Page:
I posses a very unique skill set. I can eradicate all evidence of a Burger King meal. I’m so meticulous I think I missed my calling as a serial killer or “body disposer” for the mob. You’ll find no trace of Whopper, fry, or ketchup pack in my home or car. You won’t even find a rogue grain of salt. I scrub my nails with rubbing alcohol. I triple-bag each wrapper and dump everything a block from my home.
I don’t have OCD. I just don’t want to have to explain to my wife that I broke my diet. She wouldn’t yell or get angry. I just like how proud she’s been of me. I don’t want her to be disappointed. I like seeing her happy, knowing I’m getting healthy. So I cover the truth.
How often we do that? How many times do we lie so others won’t be disappointed? We erase our search history so no one will know what we’re jerking off to. We clam up when someone asks us if we believe in God. It’s why we wax our eyebrows and suck in our gut. We just want to be liked.
But does anyone really know us?
My mother hid her truth until she was forty-five. She played the role of dutiful, heterosexual housewife. She focused on her children. She didn’t want us to be punished for her secret. Kansas City wasn’t exactly progressive. She knew people wouldn’t just judge her; they’d judge us. She feared folks like my aunt might try to damage her reputation in order to rip us from her care.
I know this fear. When I was diagnosed with bipolar II, I didn’t want anyone to find out. I was terrified of being institutionalized.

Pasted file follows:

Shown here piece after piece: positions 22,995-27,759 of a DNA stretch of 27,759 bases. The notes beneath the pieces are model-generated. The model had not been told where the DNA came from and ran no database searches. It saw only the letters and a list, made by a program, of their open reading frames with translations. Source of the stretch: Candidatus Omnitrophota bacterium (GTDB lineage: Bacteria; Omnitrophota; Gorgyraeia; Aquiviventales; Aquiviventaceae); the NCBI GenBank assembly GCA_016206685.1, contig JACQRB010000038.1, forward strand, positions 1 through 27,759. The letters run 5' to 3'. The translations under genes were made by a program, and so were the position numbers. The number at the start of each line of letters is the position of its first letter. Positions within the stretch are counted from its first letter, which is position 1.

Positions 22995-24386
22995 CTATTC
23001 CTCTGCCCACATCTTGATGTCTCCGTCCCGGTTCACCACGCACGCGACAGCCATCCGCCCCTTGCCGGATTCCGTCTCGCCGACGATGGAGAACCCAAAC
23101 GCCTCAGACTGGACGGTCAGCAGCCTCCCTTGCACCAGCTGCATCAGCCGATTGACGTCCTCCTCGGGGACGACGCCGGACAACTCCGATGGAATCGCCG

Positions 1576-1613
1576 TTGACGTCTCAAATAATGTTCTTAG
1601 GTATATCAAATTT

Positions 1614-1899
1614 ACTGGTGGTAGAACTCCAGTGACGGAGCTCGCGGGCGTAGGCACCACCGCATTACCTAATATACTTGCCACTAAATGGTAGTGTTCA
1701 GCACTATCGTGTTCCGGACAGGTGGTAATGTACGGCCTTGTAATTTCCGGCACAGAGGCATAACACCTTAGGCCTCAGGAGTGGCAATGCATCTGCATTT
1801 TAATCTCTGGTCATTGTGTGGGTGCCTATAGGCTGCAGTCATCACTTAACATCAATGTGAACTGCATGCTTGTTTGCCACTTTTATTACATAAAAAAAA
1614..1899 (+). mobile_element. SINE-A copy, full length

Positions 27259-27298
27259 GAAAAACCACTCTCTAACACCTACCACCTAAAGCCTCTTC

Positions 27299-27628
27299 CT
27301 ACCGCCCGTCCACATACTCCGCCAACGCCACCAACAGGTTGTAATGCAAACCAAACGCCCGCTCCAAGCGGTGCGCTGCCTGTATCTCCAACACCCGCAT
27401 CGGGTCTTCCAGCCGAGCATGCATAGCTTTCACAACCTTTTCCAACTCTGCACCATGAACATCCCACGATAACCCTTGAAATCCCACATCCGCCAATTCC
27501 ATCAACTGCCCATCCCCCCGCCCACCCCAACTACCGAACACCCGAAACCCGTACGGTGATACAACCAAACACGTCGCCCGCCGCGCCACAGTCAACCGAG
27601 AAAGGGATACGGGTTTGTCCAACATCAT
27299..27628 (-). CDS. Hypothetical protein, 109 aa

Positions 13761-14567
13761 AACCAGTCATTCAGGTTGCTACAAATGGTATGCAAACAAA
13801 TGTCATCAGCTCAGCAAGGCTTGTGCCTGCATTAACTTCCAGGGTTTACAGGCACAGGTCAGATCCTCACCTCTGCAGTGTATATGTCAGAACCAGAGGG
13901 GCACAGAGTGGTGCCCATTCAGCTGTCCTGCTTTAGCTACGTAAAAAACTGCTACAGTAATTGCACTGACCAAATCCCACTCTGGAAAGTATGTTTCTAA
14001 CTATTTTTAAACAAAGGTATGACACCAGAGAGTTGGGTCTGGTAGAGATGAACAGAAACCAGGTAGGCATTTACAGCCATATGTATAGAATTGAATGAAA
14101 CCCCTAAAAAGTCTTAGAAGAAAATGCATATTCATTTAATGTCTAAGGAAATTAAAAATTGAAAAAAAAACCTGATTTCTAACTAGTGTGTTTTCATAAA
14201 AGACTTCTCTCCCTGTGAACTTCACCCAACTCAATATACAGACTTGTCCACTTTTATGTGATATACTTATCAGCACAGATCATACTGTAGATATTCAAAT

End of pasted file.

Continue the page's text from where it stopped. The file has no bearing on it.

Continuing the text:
I kept quiet about my thoughts of suicide. I told the doctors I wasn’t a danger to myself. I didn’t want people to stop trusting me. I didn’t want to limit my options, so I buried the darkness. I told people I had the flu, that I had bad diarrhea so they’d stay away. I needed to keep up the lie.
But it’s exhausting. Maintaining a fake identity chips away at your sanity until finally one day you just say, “Fuck it! I don’t care. This is me. I’m a weirdo.”
That’s what happened to my mom. After years of lying, she finally came clean. It was good and terrifying. She was out, and there was no going back in.
She’s an amazing woman, and her courage inspired me to start this blog.
photo credit: <a href=”http://www.flickr.com/photos/evilnick/120239194/”>evilnick</a> via <a href=”http://photopin.com”>photopin</a> <a href=”http://creativecommons.org/licenses/by-nc-nd/2.0/”>cc</a>
photo credit: <a href=”http://www.flickr.com/photos/funky64/2695650752/”>Funky64 (www.lucarossato.com)</a> via <a href=”http://photopin.com”>photopin</a> <a href=”http://creativecommons.org/licenses/by-nc-nd/2.0/”>cc</a>